According to the editorial board of the Washington Post, the way to "a solvent Postal Service" is through cuts. Cuts to services, cuts to jobs, cuts cuts cuts cuts cuts. It's "the bipartisan way," according to the Post. Dean Baker reminds us of another solution, one that's been embraced by both Sen. Elizabeth Warren and the USPS inspector general. That would be postal banking:
This route takes advantage of the fact that the Postal Service has buildings in nearly every neighborhood in the country. These offices can be used to provide basic services to a large unbanked population that often can't afford fees associated with low balance accounts. As a result they often end up paying exorbitant fees to check cashing services, pay day lenders and other non-bank providers of financial services.
A postal banking system would provide competition for the private financial system, which undoubtedly explains why so many politicians are unwilling to consider it as a route to addressing the Postal Service's financial issues. In the past politicians have often intervened to protect the private sector so that it would not lose business to the Postal Service. For example, in 1999 many members of Congress intervened on behalf of FedEx and UPS, who were concerned that they were losing business due to an effective ad campaign by the Postal Service.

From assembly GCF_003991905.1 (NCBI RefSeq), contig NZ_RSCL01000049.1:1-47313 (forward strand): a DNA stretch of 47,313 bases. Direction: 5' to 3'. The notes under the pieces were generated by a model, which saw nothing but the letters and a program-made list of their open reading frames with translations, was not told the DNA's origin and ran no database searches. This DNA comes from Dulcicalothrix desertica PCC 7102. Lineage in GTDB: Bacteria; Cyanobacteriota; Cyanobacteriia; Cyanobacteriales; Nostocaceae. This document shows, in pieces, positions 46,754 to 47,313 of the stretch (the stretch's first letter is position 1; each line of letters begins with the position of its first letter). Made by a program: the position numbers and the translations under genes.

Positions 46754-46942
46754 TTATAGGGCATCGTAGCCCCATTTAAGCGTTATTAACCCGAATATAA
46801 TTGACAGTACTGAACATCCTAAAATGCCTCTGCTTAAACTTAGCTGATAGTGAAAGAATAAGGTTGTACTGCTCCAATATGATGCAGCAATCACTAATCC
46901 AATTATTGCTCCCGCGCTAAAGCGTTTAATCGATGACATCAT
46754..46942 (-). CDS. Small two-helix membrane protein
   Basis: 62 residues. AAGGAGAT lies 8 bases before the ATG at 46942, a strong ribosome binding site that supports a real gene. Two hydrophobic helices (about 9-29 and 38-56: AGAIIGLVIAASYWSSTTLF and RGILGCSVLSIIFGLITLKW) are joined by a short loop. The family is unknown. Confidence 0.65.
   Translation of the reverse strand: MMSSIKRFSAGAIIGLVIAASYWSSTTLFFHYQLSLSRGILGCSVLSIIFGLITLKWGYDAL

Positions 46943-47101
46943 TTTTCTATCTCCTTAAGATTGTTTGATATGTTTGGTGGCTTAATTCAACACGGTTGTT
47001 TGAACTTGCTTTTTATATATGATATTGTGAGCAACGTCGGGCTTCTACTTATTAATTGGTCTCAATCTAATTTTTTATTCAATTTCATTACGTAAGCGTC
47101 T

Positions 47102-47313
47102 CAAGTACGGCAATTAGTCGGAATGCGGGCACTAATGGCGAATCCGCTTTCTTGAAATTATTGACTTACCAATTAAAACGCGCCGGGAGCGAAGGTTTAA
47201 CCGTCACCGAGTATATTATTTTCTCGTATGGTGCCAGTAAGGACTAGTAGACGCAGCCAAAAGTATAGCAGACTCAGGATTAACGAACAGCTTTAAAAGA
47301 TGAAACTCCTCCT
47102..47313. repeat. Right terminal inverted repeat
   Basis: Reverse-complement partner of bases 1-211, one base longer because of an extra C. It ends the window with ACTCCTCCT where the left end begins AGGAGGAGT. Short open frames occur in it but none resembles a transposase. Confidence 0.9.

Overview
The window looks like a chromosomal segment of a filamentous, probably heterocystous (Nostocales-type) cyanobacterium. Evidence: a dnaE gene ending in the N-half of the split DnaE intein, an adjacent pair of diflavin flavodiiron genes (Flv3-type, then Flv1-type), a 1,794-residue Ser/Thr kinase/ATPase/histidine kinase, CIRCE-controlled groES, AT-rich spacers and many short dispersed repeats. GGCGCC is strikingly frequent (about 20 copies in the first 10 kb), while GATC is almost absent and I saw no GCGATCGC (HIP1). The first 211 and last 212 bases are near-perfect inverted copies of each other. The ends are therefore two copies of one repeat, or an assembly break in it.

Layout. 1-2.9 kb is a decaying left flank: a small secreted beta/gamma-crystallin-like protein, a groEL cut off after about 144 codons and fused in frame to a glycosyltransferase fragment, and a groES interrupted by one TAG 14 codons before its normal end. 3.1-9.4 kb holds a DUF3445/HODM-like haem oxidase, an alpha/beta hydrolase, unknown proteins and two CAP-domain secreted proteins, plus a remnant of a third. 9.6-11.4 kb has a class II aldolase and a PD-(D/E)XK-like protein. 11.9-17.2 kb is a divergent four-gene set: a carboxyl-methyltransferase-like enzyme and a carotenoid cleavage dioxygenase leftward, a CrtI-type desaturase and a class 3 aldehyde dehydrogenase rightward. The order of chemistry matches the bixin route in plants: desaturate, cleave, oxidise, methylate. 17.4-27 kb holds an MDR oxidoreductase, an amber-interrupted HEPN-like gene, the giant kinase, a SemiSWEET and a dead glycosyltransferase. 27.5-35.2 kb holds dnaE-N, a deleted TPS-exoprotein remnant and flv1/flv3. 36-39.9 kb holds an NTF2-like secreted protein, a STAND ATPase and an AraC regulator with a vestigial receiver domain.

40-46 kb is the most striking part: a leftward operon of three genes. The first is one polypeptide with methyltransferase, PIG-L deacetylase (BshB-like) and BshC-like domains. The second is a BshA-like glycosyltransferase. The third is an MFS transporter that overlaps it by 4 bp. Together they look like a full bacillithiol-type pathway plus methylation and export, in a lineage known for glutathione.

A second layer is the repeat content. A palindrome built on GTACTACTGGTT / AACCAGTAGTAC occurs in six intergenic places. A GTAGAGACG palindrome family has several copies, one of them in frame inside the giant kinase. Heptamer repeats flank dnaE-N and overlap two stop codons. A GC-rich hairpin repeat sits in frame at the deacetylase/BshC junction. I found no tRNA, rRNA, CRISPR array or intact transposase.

So we're talking about something that could provide banking services to some of the 68 million Americans
who effectively don't have access to banking services, and could provide those services in their hometowns, even in rural areas. But somehow this proposal that could both help the Postal Service and underserved Americans isn't taken seriously in the policy debate.
But then, banking isn't the only thing Congress doesn't want to stop the Postal Service from doing because it might compete too effectively with business. Online bill paying. Selling postal-themed clothes. On and on. There are so many things that the vast national network of buildings and workers there to provide a service that is actually mentioned in the Constitution could be doing to better serve Americans. Proposals include not just banking but notary public services, hunting and fishing licenses, copy and fax services. Shoot, right now the Postal Service isn't even allowed to ship wine and liquor. Allowing that would be a pretty basic step for strengthening a shipping service.
But no. Congress is much more interested in telling the Postal Service what it can't do, then telling it to cut services because it's not making enough money, than in thinking about ways to make it more profitable and more useful to more Americans.